1. I received notice that The Truth About Animals, the Lucy Cooke book I had held at the library was ready for me to pick up. Perfect. This gave me a good reason to walk uptown. As I trudged along Cameron Avenue, Shawn pulled over in this truck, called out a hello, and we yakked for about fifteen minutes. On my way to the library, I dropped off my Avista bill in the drop box.
I started reading Cooke's book at the Bean. Suddenly, I was transported back to February of 1979 when I visited the south of England coastal town of Rye, one of my favorite places during that three month tour of England. Lucy Cooke grew up in Rye. When she was about seven, her father sunk a Victorian bathtub in their back garden and Lucy Cooke became preoccupied with populating the tub with marine life, creating her own backyard ecosystem. My visit to Rye was sunny. In the morning, I enjoyed sitting in the back garden of the bed and breakfast, working The Guardian crossword puzzle, drinking tea, looking forward to another day walking Rye's cobblestone streets, searching for another cask conditioned ale to try at yet another pub. Now, I add to my memories the thought that nine year old Lucy Cooke was, at the same time, populating her tub with frogs, newts, beetles, skaters, and other little creatures, preparing herself, as it turned out, to become the renowned zoologist she is today.
To my delight, Lucy Cooke opens The Truth About Animals with her chapter on eels. I haven't had a single sip of Russian River's perfectly balanced, narrowly distributed Imperial IPA, Pliny the Elder, since June 17, 2014 at Sixteen Tons, the night Debbie and I had an impromptu good-by gathering before we left Eugene for Virginia and Maryland. What I didn't know that wonderful night at Sixteen Tons with Steve, Debbie, Mark, Loren, Bingham, Jay, and Sherri - with Thomas at the taps -was that the historical Pliny the Elder was himself a naturalist. He was intrigued by eels and the mystery of how they reproduce. If I ever again have the good fortune of quaffing another pint or bottle of Pliny the Elder, his theory will be on my mind: in his exhaustive study, Naturalis Historia, Pliny the Elder concluded that eels reproduced by rubbing themselves against rocks and "the scrapings came to life". This was not Pliny the Elder's finest moment, but the beer brewed in his name is among the finest, and I loved having my new found preoccupation with eels and my longstanding love of beer merge in this way.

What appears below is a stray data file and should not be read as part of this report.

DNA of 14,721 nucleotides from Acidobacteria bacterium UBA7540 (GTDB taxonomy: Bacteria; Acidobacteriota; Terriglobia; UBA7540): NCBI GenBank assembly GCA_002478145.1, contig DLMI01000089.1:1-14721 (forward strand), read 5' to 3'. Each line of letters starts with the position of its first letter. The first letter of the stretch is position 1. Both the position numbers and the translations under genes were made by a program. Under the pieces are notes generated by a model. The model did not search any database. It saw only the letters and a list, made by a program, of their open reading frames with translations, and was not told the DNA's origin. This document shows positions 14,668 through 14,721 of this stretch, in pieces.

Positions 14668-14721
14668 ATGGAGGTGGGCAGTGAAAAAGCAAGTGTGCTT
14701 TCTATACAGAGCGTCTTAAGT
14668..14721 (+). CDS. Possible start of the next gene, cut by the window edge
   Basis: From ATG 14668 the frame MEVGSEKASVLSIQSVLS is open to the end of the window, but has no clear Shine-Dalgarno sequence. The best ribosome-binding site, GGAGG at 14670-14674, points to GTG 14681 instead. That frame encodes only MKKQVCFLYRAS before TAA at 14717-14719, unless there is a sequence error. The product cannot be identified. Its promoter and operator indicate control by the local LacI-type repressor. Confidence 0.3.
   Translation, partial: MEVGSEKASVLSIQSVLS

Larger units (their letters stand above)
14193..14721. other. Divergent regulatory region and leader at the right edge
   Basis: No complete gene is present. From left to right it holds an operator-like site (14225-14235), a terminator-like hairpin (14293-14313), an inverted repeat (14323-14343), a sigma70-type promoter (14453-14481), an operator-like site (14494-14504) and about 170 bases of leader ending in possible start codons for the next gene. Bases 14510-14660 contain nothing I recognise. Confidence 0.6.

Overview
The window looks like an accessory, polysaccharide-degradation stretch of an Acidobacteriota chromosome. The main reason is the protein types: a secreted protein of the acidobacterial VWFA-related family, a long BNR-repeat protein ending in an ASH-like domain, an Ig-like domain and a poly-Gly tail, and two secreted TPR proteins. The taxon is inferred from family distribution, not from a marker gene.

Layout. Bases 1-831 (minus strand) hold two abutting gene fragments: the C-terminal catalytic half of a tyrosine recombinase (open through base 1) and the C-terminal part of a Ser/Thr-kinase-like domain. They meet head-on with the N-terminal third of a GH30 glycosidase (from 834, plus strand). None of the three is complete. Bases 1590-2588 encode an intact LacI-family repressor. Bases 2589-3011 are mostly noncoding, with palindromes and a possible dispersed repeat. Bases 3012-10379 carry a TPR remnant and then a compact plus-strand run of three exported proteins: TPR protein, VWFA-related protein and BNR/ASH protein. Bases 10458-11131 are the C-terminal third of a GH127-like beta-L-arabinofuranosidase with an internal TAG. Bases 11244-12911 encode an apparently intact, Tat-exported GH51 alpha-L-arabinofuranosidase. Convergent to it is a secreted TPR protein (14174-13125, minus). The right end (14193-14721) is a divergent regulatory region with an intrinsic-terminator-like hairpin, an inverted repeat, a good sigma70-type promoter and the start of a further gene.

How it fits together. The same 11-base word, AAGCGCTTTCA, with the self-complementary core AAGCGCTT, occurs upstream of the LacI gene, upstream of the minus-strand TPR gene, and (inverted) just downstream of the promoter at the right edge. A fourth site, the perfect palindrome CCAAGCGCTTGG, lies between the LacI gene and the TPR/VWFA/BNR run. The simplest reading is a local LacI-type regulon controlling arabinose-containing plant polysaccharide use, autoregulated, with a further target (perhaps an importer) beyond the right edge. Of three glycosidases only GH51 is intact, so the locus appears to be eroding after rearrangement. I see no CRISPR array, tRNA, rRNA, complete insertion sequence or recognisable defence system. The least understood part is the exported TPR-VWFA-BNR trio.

2. I decided to take advantage of the current favorable travel conditions and drive to Rock City Bar and Grill on South Regal in Spokane and play trivia with Kathy and four other people from the apartment complex where she resides. Mary wasn't feeling well tonight and stayed home.
Tonight's questions focused on the holidays and festivals of December and different new years. They tested not only our knowledge of Christmas, Christmas traditions world-wide, Christmas songs, and Christmas movies, but what we knew about Hanukkah, Kwaanza, Rosh Hashanah, New Year's in Brazil, and other celebrations and traditions.
I helped a little bit tonight. I knew Natalie Wood played the little girl in Miracle on 34th Street; I know Jimmy Carter wrote A Christmas in Plains; I was correct in thinking that on the eleventh day of Christmas the gift was eleven pipers piping.
Overall, though, it was on the strength of my teammates that we were tied for the lead with two other teams after the regulations thirty questions and then triumphed in sudden death overtime.
Our team, the Nutcrackers, won a bottle of Chardonnay wine and a funny little trophy. I had a winning ticket during one of the between rounds drawings and won a bag of Hershey Kisses. I also came home with the box of Milk Duds a teammate won, but didn't want to keep.
3. My drive to Spokane and the drive back were both uneventful and easy.
I had been concerned about leaving Charly from 4:30 to 10:00, but she was fine when I returned home.
Charly is on a new schedule these days.
When it's time to go to bed, she wants to join me.
Then, about 2:00 a.m. she starts to whine.
She wants to eat -- so, I lift her off the bed, take her to the kitchen, and she has some food.
Having eaten, she doesn't want to join me back in the bedroom and assumes the place she spends much of her days, on the living room rug.
I go back to bed alone, never quite sure if Charly will soon begin whimpering again because she wants to go outside. Sometimes, Charly makes up her mind before I go back to bed and goes out right after her 2:00 a.m. feeding; sometimes she waits 30 to 60 minutes; sometimes she doesn't need to go out at all until I'm back up at 7:00 or so when I feed her again.
This all works out well for both Charly and me. As it turns out, I'm up often during the night going to the bathroom. Charly's hunger and my bathroom visits often pretty much coincide.
More important, Charly is old, but she's not having accidents in the house. No matter the hour, Charly is very good about letting me know she wants to go outside and I am happy to work with her.
It's funny. Sometimes, even with snow on the ground, Charly will go out, do her business, and then sit in the backyard and ponder; sometimes, at 2:00 a.m., she will drag herself to the back of the yard and do some exploring.
I never know.
But, as John Milton wrote: "They also serve who only stand and wait."
(Sometimes, I sit.)